Room in Home and Heart

Home » Community » Room in Home and Heart

Thursday August 17, 2017

Jennifer Savas has a great perspective on being a volunteer host family for the Fresh Air Fund. After all, this is her family’s fifth year hosting a child from New York City. She encourages others in the community to host as well, “Do it! What have you got to lose? It could change your life, but, especially, it will change an inner city child’s life.”

For each Fourth of July week since 2013, Jennifer and Paul Savas, along with their son, Jack, welcome Denim who travels to Vermont from Brooklyn. Recalling then six-year-old Denim’s first visit in 2013, Jennifer says, “Oh my gosh, he was a character. He talked non-stop and, when he wasn’t talking, he filled the air with humming or just making noise.” She goes on to describe Denim as sweet with a great sense of humor. “Denim is pretty much happy all the time. He can chat up anyone.”

As far as Paul Savas goes, Denim is a fan. Jennifer reports, “Jack and I joke about Denim’s order of favorites and Paul is at the very top. Paul calls Denim “’D-Dog’ and spends time taking Denim on walks, bike rides, and to the Fourth of July fireworks when he’s home.” She says Paul loves showing Denim different things, making sure he learns something new while visiting.

Jack, a soon to be seventh grader at Frederick H. Tuttle Middle School, is the same age as Denim. The boys, both having turned 12 years old this summer, essentially become family for the time Denim is in South Burlington with Jack sharing his home with his Fresh Air brother. Over the years, the two have grown and have made fond memories of summertime fun, from swimming in the pool to playing board games.

Hikes are also on the week’s agenda when Denim is in town. One of Jennifer’s favorite memories is the summer the family decided to climb Mt. Philo. Typical to a city kid, Denim was not accustomed to outdoor adventures. Jennifer recalls, “He literally complained every step of the way up the hill. He complained about the bugs, the trees, the climb, you name it. But then, he got to the top and looked at the view and was in awe. He started beaming with pride and called his mother to tell her about the view, the huge hike he went on, and how beautiful it was at the top.” Each year since then, Denim asks if they can go hiking again.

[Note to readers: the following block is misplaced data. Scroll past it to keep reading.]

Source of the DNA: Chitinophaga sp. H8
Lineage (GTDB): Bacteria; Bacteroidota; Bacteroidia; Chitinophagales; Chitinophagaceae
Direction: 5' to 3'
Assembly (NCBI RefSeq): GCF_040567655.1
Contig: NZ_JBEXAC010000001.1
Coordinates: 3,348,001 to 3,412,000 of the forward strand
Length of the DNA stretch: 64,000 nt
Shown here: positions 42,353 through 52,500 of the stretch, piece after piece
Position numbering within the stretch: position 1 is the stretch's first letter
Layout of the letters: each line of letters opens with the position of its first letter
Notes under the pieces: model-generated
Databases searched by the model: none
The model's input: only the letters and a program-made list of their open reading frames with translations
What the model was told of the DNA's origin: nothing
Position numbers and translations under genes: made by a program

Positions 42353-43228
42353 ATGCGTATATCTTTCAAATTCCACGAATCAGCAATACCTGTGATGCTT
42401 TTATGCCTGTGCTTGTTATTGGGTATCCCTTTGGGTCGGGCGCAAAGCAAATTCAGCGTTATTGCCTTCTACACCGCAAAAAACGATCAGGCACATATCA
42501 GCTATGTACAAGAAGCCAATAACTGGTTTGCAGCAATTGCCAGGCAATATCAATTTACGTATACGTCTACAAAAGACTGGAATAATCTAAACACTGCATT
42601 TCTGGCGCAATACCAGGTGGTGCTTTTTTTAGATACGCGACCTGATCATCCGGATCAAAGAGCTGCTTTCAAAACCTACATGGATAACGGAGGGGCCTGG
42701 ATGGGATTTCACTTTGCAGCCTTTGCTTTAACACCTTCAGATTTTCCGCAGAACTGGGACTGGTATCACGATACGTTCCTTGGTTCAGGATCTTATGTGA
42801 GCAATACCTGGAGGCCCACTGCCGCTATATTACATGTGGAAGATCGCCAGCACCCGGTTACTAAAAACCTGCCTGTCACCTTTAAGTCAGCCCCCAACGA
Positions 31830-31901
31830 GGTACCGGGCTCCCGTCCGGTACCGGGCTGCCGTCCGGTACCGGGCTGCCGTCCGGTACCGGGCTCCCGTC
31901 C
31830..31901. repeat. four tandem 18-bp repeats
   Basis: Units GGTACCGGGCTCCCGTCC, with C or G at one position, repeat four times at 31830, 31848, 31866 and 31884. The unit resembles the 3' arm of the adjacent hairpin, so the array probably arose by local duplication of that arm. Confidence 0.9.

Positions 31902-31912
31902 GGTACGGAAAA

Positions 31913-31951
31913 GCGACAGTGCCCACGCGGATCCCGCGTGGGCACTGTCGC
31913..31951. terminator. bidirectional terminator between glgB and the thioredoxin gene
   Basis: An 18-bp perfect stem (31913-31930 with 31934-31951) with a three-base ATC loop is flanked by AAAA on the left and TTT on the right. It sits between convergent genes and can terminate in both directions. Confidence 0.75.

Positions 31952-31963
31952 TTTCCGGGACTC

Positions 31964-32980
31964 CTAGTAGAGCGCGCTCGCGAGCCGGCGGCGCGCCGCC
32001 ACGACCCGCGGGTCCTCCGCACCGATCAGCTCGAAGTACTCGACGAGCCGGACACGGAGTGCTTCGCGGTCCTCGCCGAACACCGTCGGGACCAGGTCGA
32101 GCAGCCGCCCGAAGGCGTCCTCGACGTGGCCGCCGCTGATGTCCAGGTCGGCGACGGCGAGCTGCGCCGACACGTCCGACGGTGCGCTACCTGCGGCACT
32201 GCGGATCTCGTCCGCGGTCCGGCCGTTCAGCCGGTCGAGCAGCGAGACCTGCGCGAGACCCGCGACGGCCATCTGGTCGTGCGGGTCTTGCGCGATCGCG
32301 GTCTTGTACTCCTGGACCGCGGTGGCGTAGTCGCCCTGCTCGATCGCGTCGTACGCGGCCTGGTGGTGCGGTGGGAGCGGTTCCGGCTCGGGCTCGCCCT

The Fresh Air experience, and Denim in particular, has impacted the Savas family in many ways. Jennifer shares, “This is cliché, but we realize how lucky we are. Each year Denim comes and walks in every room of our house and talks about how big and quiet it is. It’s not even the outside he’s amazed at, it’s the size of our house, which is an average colonial, and how much room there is.” She says, each year, she looks at her home through Denim’s eyes and recognizes how much they have.

This acknowledgement extends to intangibles as well. Noting Denim’s habit to make sure all doors and windows are shut before he goes to bed, a prudent practice for city living, she says “We’re always constantly reminding him, in a gentle way, that we don’t have to shut everything down here – it’s nice to leave the windows open and get fresh air and more importantly, it’s safe to do so.”

Denim’s younger brother Logan will be eligible for the Fresh Air program next summer. The age requirement now is seven years old. Jennifer adds that Denim and Logan’s mother, Cher, said she would be thrilled if Logan could come to South Burlington the same as time Denim. This, of course, comes with a caveat from Denim, “as long as he’s not too close to us,” as it makes sense for Denim to prize his independence and singular experience in Vermont.

According to Fresh Air, there is no such thing as a “typical” host family. “They live in the suburbs, small towns, and rural areas. They have different types of homes and neighborhoods. Different financial profiles. Some have children of their own, while others don’t.” The organization stresses that what host families do have in common is “room in their home and their heart, and a desire to share the simple joys of their communities with a Fresh Air Fund child.”

For the Savas family, even though the Fresh Air program ends when the child turns 18, they plan to continue to have Denim visit. Jennifer adds, “I hope we will be in each other’s lives forever. I plan to be at his wedding!”

For more information on how you can become a host family, visit www.freshair.org.